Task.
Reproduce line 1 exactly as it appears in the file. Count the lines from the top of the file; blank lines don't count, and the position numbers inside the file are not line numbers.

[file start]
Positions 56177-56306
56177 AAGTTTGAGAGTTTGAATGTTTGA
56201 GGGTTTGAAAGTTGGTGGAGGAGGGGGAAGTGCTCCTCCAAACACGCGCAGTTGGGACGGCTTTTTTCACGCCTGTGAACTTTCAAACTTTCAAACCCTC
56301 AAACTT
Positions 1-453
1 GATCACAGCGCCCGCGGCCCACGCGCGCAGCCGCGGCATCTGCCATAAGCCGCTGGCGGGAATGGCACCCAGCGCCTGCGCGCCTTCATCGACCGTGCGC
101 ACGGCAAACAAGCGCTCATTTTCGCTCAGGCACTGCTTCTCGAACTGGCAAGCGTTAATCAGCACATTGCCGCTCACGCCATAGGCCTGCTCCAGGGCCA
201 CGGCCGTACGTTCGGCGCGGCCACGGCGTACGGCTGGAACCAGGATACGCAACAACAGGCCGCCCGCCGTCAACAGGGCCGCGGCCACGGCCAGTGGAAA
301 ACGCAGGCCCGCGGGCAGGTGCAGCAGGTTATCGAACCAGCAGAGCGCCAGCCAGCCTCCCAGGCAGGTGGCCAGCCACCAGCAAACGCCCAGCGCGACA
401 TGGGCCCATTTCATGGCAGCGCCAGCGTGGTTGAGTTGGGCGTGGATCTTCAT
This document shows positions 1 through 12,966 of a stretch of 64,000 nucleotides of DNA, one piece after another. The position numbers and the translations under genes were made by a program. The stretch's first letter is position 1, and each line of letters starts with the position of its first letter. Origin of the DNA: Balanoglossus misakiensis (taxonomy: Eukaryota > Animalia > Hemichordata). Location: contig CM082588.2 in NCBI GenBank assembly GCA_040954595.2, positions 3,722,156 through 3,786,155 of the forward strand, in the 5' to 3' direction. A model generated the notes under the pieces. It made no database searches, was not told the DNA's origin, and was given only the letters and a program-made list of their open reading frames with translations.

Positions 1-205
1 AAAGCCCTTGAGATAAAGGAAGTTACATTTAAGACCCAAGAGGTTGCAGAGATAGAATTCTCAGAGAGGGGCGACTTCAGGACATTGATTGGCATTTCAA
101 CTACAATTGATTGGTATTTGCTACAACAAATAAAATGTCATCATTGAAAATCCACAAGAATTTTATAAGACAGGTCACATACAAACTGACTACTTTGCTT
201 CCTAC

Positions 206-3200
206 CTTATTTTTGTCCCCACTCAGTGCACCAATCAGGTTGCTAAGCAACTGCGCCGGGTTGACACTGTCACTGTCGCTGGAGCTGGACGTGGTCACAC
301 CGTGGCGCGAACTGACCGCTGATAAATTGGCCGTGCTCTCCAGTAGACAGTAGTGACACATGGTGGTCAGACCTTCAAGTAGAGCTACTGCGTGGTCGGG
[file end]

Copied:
Positions 56177-56306